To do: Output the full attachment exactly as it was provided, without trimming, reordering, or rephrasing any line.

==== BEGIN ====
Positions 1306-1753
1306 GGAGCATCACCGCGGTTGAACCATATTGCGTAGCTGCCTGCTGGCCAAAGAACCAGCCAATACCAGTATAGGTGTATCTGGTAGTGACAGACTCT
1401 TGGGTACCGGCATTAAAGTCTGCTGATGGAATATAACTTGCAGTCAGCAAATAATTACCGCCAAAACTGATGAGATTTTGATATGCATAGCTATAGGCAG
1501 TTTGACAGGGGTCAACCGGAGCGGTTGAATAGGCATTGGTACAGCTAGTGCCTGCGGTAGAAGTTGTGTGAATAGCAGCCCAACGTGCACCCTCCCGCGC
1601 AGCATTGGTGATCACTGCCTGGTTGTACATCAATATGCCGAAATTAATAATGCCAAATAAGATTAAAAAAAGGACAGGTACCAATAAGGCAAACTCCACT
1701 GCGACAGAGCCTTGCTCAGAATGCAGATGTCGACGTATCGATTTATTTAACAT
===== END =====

Positions 1306-1753
1306 GGAGCATCACCGCGGTTGAACCATATTGCGTAGCTGCCTGCTGGCCAAAGAACCAGCCAATACCAGTATAGGTGTATCTGGTAGTGACAGACTCT
1401 TGGGTACCGGCATTAAAGTCTGCTGATGGAATATAACTTGCAGTCAGCAAATAATTACCGCCAAAACTGATGAGATTTTGATATGCATAGCTATAGGCAG
1501 TTTGACAGGGGTCAACCGGAGCGGTTGAATAGGCATTGGTACAGCTAGTGCCTGCGGTAGAAGTTGTGTGAATAGCAGCCCAACGTGCACCCTCCCGCGC
1601 AGCATTGGTGATCACTGCCTGGTTGTACATCAATATGCCGAAATTAATAATGCCAAATAAGATTAAAAAAAGGACAGGTACCAATAAGGCAAACTCCACT
1701 GCGACAGAGCCTTGCTCAGAATGCAGATGTCGACGTATCGATTTATTTAACAT